After emerging independent and free from the colonial yoke of Great Britain, post-revolutionary America began to form its national identity. Whether inspired by the works of Seneca or the life of Cincinnatus, early leaders like George Washington understood this nation to be the inheritor of Roman republican traditions. They sought to imbue America’s Novus Ordo Seclorum with symbols and architecture evocative of this. Concurrently, a growing class of merchants and landowners desired ways to show their taste and wealth. This confluence of interests in symbolic meaning and fashionable forms flowered into America’s Federal Style.
The rediscoveries of the ruins of Herculaneum and Pompeii in 1719 and 1748, respectively, showed a variety in Roman architecture not quite revealed by Renaissance architects like Andrea Palladio (1508-1580) and later Anglo-Palladian architects such as Colen Campbell (1676-1729). As the world of ancient Rome began to open up, architects traveled throughout France and Italy studying, learning, and drawing.
This focus on antiquity sparked a new fashion in late 18th century English architecture popularized by architects like William Chambers (1723-1796) and the Scottish brothers James and Robert Adam (1728-1792). In the Adams’ work they translated classical motifs into a style of architecture and decoration so identified with them it came to be known as the Adam Style.
The fashionable Adam Style influenced the architecture and decorative arts of the young America during a period when the Federalist Party was promoting a strong federal government, hence we refer to the style, spanning roughly from 1780 to 1820, as the Federal Style. Architecture and furniture of this era moved away from the heavier Palladian correctness of the American Georgian tradition to more vertically orientated proportions and an overall grace and lightness. Additionally, classical motifs such as urns and floral swags were employed decoratively and often transformed into motifs with particular American resonance such as eagles, sheaves of wheat, and busts of Washington.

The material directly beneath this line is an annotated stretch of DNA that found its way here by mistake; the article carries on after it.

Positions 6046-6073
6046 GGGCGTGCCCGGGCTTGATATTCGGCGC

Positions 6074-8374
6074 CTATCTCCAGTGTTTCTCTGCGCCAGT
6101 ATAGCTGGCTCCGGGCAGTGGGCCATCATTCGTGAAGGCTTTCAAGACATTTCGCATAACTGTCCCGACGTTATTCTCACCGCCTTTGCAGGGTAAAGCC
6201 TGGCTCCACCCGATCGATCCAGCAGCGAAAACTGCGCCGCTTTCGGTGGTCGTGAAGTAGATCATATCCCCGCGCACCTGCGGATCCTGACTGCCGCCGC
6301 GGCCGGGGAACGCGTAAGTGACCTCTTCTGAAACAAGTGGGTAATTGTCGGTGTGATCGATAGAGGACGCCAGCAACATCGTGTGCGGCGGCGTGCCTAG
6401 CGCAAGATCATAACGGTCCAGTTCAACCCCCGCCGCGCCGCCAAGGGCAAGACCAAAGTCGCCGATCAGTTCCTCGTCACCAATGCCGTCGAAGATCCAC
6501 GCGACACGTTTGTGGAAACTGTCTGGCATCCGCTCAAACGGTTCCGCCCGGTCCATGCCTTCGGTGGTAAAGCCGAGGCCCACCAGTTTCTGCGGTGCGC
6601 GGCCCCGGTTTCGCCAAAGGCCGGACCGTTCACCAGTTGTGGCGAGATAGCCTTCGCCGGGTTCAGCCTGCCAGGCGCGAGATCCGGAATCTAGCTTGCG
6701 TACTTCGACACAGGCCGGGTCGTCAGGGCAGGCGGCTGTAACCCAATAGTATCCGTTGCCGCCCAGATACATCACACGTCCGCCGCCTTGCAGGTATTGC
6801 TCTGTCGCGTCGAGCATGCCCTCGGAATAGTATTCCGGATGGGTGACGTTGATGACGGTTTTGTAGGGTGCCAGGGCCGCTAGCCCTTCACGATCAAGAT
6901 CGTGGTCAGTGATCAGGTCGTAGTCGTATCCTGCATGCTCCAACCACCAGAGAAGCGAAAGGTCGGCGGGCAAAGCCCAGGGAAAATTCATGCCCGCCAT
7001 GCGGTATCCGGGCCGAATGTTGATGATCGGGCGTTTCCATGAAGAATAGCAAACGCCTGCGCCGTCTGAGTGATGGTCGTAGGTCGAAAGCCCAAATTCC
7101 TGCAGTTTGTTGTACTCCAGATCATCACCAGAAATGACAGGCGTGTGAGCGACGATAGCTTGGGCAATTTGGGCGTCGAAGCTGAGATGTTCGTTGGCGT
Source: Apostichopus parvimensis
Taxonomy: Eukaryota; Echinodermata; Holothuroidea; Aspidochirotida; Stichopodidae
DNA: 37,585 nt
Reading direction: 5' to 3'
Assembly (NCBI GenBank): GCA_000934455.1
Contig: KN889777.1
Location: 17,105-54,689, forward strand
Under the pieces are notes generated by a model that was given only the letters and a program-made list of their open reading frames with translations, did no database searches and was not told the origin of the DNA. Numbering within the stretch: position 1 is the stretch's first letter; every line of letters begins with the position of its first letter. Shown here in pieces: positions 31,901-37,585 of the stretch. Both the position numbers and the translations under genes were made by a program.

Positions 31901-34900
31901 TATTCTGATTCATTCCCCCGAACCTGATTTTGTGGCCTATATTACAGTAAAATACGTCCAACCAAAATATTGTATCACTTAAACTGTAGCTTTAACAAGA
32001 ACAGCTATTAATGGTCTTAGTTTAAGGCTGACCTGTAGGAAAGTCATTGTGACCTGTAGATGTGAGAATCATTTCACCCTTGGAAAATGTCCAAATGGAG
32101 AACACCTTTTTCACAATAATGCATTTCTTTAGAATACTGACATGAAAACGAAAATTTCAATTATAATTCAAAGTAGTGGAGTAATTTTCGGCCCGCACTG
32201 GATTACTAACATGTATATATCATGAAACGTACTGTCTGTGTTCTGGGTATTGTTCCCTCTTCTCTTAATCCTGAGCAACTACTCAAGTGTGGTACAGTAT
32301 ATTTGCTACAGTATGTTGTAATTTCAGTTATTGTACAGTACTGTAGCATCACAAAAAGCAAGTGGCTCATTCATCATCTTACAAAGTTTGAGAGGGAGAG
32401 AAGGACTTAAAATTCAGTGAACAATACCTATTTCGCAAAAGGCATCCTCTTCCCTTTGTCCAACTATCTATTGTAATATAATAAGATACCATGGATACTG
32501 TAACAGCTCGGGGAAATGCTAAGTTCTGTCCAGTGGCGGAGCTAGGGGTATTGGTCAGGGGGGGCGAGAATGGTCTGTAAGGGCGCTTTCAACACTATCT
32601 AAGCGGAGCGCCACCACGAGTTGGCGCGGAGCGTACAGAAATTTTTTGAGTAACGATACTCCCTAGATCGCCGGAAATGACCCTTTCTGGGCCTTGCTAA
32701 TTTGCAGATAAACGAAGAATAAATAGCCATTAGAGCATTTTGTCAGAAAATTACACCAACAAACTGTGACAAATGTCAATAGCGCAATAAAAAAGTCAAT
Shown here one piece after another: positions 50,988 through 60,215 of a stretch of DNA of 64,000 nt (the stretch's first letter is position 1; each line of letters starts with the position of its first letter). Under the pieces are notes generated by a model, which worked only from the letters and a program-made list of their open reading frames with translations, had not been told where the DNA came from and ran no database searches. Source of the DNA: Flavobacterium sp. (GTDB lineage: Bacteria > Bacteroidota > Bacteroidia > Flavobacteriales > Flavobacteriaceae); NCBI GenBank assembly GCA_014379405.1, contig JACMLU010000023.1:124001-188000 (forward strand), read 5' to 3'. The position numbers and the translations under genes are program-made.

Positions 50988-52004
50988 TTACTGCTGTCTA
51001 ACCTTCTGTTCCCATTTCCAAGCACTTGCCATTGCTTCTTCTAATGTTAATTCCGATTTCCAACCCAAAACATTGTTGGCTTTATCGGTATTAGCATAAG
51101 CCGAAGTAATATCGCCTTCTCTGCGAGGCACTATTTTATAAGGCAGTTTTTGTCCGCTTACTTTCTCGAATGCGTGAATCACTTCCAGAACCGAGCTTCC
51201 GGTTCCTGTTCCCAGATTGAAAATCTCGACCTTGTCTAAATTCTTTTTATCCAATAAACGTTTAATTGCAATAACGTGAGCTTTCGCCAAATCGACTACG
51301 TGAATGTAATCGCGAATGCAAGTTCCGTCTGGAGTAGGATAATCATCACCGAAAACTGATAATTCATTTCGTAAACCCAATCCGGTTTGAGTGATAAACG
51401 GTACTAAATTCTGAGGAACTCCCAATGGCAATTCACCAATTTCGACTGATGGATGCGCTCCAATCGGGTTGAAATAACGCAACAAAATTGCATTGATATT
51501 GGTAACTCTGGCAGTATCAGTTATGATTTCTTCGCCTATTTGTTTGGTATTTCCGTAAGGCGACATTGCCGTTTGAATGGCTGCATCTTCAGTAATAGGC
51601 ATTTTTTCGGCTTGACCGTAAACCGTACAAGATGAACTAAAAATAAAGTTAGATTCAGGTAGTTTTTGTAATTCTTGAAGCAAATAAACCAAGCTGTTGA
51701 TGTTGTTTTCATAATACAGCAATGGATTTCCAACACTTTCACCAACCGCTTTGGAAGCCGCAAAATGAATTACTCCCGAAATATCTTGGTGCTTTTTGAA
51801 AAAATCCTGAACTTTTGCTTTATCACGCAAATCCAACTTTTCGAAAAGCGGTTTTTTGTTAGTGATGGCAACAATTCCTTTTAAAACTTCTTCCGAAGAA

The Federal Style house was typically two and one-half to three stories high with exterior walls often articulated with panels and stringcourses. New room shapes were incorporated with elliptical or circular rooms even breaking through the mass of the house at times. Windows were symmetrically disposed about the entrance, unless the house was narrow with a side hall and entrance, when the windows were sometimes grouped into a tri-partite window. Double or triple hung sash windows decreased in height from first to second to third floors with the first floor windows having a width to height ratio of 1:2, 1:2.5, or 1:3. Palladian, elliptical, or round windows occur frequently. Sashes were commonly divided into 6 lites with thin muntins and were protected by paneled or louvered shutters.
Entrances were elaborately designed with a surround of attenuated pilasters or engaged columns framing side-lites and an arched or elliptical fanlight, both accented by delicate tracery, and frequently covered by a small porch. Ornamental motifs, richly deployed, included swags, urns, eagles, flags, arrows, and more. In materials appropriate to the locale, walls were of clapboard, smooth faced brick or, rarely, stucco which was sometimes scored to imitate stone; with metal, slate or wood shingle roofs.
Architects and craftsmen like Samuel McIntire (1757-1811), Charles Bulfinch (1763-1845), and Asher Benjamin (1773-1845) along with numerous others popularized this neoclassical taste in America’s architecture. Among America’s finest Federal Style houses are Homewood (1801-1803) near Baltimore, the George Read II House (1801) in Old New Castle, the Nathaniel Russell House (ca. 1809) in Charleston and the Gardner-White-Pingree House (1804) in Salem.
The decorative arts, English cabinetmakers’ books such as Thomas Sheraton’s Cabinet-Maker’s and Upholsterer’s Drawing-Book (1793) and George Hepplewhite’s Cabinet Maker and Upholsterers Guide (1788) influenced America’s craftsmen greatly. Cities such as Boston, New York, Philadelphia, and Baltimore were home to many fine American furniture makers like Duncan Phyfe. From architecture and furniture, to textiles, silver and more, the spirit of the Federal Style infused and enthused America’s design culture.
With its ebullience balanced by modest restraint and its use of classical motifs, the Federal Style mirrored the youthful excitement of a new nation that had been forged through rational thought out of the classical tradition. An excellent introduction to the style is covered in Wendell Garrett’s Classic America: The Federal Style and Beyond. And with over 300 carefully researched and drawn designs, MaryBeth Mudrick and Lawrence D. Smith’s Federal Style Patterns: 1780-1820, published in 2005 by Wiley, assists today’s designers in understanding and utilizing this style for new work.
Copyright for all images and text, unless in the public domain or otherwise noted, Christine G. H. Franck, Inc.